On 9/11/2011, I was a 2nd Lieutenant stationed at Barksdale Air Force Base. That morning my colleagues and I stood in our Commander’s office and watched the towers fall.
Shocked. Stunned. Scared. Moments etched forever in memory.
And then the day became a blur. The base went into complete lock-down. Everyone focused with intensity on their role.
We were the secure location the President was taken to but I, personally, felt anything but secure. I felt acutely vulnerable as we braced ourselves for the further attacks we feared might be coming.
I can remember thinking that everything has changed; nothing will ever be the same.
Shortly after 9/11, I was working a deployment line filled with men and women heading to Afghanistan. It was during the first rounds of post-911 deployments. While there was a renewed sense of purpose and energy in our military community, it was also a difficult time. Families had not yet grown accustomed to war.
One moment from that deployment line will always stay with me. The large room was filled with spouses, children, and parents having final moments with loved ones in uniform. It quickly became time to end the farewells. This was my job. I walked around the room making eye contact with the airmen or tapping them on their arms. They understood that I was telling them to say their final words, give the final hug, and walk out of the room. Unfortunately, they weren’t the only ones who understood. A little girl, maybe five or six-years old, watched me tap her father. She looked at me, burst into tears, and yelled, “NO!”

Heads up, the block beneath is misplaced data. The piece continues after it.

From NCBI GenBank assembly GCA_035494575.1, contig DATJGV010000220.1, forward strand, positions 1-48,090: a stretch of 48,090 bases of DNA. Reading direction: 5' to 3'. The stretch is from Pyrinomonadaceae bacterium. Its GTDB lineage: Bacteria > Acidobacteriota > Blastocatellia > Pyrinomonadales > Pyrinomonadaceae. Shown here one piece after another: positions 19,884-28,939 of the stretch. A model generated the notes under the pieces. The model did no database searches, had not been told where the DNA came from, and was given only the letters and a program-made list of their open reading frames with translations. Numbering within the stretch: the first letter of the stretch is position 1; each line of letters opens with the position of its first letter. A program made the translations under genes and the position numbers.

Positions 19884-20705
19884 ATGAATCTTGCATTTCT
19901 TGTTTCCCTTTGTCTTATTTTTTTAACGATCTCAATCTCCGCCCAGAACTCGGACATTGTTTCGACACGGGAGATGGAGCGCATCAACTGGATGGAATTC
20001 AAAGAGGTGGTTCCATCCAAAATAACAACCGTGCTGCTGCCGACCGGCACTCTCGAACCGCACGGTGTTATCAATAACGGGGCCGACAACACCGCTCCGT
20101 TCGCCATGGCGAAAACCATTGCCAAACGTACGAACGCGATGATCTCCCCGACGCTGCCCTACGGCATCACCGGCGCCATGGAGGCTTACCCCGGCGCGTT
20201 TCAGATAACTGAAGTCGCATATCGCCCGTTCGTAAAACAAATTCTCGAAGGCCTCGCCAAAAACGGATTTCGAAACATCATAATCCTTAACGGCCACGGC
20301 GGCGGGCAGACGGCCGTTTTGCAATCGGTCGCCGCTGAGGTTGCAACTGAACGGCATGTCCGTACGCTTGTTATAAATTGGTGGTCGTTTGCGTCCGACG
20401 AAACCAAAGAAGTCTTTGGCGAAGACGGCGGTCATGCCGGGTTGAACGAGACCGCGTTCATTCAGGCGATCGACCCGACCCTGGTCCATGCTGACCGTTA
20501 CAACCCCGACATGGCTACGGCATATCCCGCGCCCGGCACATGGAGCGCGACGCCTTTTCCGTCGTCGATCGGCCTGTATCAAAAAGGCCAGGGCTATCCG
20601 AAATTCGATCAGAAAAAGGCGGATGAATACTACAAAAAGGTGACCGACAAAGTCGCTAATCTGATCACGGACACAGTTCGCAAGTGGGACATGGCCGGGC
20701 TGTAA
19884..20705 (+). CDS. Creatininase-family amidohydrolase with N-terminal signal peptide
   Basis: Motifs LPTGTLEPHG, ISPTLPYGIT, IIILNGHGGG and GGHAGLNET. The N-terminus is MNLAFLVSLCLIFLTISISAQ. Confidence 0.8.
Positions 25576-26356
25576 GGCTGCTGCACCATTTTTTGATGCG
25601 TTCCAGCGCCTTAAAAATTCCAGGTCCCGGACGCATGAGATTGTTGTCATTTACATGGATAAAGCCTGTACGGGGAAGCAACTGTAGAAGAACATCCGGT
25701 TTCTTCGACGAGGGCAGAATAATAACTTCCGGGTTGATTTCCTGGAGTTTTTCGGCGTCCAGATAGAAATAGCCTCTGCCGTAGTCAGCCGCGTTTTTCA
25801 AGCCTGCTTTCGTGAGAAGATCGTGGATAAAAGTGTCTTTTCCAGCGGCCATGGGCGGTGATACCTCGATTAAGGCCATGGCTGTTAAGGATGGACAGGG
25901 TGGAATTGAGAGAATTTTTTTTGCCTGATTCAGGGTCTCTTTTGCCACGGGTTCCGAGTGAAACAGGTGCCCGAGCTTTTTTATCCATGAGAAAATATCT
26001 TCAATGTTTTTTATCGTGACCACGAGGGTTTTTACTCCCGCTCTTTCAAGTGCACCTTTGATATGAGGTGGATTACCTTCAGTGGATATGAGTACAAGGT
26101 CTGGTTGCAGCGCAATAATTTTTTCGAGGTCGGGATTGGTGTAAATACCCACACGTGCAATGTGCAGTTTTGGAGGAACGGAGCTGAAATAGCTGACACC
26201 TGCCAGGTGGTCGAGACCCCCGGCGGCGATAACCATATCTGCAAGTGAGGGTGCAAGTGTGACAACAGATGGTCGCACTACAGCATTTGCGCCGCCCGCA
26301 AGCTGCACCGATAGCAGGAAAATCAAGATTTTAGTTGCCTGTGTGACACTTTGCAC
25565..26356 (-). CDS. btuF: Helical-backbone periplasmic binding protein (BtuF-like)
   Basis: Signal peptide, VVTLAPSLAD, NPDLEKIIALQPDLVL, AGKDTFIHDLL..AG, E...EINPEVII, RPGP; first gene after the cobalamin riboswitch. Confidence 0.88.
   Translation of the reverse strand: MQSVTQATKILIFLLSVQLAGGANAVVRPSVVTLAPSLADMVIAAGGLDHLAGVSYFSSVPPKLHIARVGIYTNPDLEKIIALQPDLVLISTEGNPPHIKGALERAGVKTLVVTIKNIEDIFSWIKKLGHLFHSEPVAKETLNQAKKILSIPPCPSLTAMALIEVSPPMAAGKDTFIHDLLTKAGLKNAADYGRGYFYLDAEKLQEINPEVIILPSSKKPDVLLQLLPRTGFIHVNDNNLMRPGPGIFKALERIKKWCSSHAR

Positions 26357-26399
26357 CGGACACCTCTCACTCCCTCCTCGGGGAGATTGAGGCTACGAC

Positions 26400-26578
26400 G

One week later, I found out I was pregnant. It was one of the most joy-filled moments of my life. And then I became that little girl.
No, I do not want my child born into a world where this can happen.
No, I do not want to raise my baby in a world that no longer feels safe.
No, I do not want to have to say goodbye to this little one I haven’t even met yet.
But here we are – eleven years later.
And with time comes perspective.
We all still raise our babies and live our lives in a world where terrible things happen. But it’s also a world where men and women ran towards those towers to save people. A world where passengers in Flight 93 exhibited bravery that defies explanation. A world where men and women put on uniforms every day with purposes like protect and defend.
And yet, like all of us who remember that day so vividly, my heart breaks again on 9/11 each year. Because so many will never get to write the words, “eleven years later.” So many in those towers and planes never knew that they were saying final goodbyes and giving final kisses. So many, both that day and in the years of war that have followed, never came home.
Because the world, while still so beautiful, is still so changed.
What do you remember about that day? How has your world changed?